NFL Owners ‘Want To Opt Out’ Of Current CBA

When the NFL owners and players signed their collective bargaining agreement in March of 2006, they consented to a clause that would allow either party to opt out of the deal by November 8th of this year.

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It seems that the owners are certainly going to exercise that clause. And they probably won’t wait until November. The NFL, whose labor relations seem harmonious relative to other leagues, could be setting themselves up for some turmoil.

From Dave Goldberg of the ASSOCIATED PRESS:

That contract was due to expire at the end of the 2013 season. If the owners nullify it, a move that has seemed inevitable for a while, it would end after the 2011 season with 2010 being uncapped.

The end of the agreement does not necessarily mean that there will be a work stoppage, although Upshaw has predicted that the owners could lock out the players in 2011. But the early opt out also could lead to earlier talks on a new deal, which the owners feel has leaned too far toward the players — [executive director of the NFL Players Association Gene] Upshaw already has had several preliminary meetings, including one recently with Jerry Richardson of Carolina and Pat Bowlen of Denver, two of the owners expected to be involved in the negotiations.

So everyone has seen this coming. The owners are upset that the players are getting 60 percent of the revenue since the current CBA was signed.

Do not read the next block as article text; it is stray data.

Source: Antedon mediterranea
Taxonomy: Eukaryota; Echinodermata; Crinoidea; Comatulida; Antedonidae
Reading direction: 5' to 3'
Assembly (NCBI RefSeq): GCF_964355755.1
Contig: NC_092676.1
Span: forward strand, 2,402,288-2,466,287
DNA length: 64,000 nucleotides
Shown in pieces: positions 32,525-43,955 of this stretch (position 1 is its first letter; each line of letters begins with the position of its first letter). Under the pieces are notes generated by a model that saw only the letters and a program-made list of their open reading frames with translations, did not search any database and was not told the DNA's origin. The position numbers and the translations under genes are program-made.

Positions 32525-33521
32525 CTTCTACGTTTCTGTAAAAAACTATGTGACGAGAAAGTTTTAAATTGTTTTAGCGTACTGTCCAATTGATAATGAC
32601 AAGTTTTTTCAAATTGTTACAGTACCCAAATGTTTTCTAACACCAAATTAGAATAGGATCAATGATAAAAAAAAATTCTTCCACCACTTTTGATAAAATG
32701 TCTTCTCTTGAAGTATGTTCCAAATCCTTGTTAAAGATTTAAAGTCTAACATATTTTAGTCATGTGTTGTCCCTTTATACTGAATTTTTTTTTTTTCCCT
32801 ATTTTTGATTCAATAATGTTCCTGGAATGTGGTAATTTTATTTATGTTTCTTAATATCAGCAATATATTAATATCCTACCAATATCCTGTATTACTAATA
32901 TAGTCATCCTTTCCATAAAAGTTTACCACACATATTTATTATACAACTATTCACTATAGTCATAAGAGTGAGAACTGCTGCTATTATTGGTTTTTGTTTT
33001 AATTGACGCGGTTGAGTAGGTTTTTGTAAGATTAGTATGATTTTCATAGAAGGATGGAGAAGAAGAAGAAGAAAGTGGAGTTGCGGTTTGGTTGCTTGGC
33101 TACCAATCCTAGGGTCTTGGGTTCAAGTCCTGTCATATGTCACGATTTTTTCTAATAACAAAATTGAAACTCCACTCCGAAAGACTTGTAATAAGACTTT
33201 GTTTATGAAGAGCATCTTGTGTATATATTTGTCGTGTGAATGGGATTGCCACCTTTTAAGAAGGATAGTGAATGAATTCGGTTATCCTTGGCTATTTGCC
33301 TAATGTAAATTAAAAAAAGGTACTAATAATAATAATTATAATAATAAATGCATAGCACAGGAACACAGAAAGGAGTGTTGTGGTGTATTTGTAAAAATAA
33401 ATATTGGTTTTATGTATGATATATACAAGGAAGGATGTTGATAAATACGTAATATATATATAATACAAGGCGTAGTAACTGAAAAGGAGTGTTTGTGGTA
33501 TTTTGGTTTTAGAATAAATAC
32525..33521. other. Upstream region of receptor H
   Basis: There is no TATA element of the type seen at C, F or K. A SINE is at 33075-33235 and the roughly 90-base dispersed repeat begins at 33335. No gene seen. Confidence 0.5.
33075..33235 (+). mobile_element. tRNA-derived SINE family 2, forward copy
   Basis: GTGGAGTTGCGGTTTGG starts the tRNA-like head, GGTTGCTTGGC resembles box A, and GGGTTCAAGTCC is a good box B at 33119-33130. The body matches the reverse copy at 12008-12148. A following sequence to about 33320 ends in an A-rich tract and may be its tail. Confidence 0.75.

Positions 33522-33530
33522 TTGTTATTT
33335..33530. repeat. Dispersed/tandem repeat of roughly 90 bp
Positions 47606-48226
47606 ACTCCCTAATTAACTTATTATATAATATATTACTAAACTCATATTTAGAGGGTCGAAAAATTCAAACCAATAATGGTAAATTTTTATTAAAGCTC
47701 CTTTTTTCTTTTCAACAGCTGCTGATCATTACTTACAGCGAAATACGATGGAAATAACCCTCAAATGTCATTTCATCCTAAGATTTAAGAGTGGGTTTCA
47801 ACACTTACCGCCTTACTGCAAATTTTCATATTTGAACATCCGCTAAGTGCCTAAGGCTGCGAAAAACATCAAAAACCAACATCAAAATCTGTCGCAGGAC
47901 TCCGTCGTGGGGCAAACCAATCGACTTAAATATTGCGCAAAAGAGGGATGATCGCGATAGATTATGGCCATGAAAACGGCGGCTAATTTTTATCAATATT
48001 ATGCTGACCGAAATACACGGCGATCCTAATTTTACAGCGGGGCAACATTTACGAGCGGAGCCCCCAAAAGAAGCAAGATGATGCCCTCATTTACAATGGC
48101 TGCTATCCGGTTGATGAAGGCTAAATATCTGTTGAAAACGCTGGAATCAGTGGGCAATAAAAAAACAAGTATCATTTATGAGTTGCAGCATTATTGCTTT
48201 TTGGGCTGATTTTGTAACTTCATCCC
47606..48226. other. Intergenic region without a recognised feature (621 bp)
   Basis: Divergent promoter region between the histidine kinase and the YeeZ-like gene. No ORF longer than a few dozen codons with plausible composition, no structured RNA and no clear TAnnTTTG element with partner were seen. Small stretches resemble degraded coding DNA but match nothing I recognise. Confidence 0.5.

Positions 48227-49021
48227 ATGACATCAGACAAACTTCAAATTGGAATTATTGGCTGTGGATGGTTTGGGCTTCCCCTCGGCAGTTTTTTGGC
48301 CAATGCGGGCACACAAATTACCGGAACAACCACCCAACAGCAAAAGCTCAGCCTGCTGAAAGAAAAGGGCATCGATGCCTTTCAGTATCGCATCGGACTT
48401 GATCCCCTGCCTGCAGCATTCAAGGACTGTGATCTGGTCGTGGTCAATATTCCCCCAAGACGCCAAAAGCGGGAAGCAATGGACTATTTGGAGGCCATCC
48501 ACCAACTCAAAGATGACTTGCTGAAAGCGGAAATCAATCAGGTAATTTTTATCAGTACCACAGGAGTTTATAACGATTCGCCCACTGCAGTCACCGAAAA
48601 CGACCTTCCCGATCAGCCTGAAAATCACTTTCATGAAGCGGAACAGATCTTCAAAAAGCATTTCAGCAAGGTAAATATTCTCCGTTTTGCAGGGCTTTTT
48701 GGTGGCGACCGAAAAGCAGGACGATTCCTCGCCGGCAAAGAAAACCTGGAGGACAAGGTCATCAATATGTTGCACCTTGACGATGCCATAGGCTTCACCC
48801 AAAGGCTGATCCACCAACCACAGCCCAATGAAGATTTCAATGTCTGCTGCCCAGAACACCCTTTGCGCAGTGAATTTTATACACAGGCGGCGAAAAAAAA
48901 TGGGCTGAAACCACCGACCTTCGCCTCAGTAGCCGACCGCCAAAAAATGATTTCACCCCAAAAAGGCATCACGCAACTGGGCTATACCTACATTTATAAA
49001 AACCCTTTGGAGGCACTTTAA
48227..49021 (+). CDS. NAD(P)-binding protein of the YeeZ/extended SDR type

[The signing] was done at the last moment and was the last major act of former commissioner Paul Tagliabue, who managed to put together a coalition of high-revenue, middle-revenue and low-revenue teams to ratify the contract.

Only two low revenue teams, Cincinnati and Buffalo, voted against it.

Since then, however, high-revenue owners, such as New England’s Robert Kraft, have also supported negotiating for a new deal. And if a vote is taken, 24 of the 32 teams would have to vote to extend it, something that is highly unlikely to happen.

The only thing more annoying than labor strife in professional sports is referring to the playing of a game as “labor.” That’s not to suggest that they aren’t worth millions of dollars a year (I never saw an English teacher that could hit 40 home runs a season). They are. But as a fan, watching these people squabble over slivers of an enormous pie is irritating. For the sake of the fans, they need to get a deal done. Soon.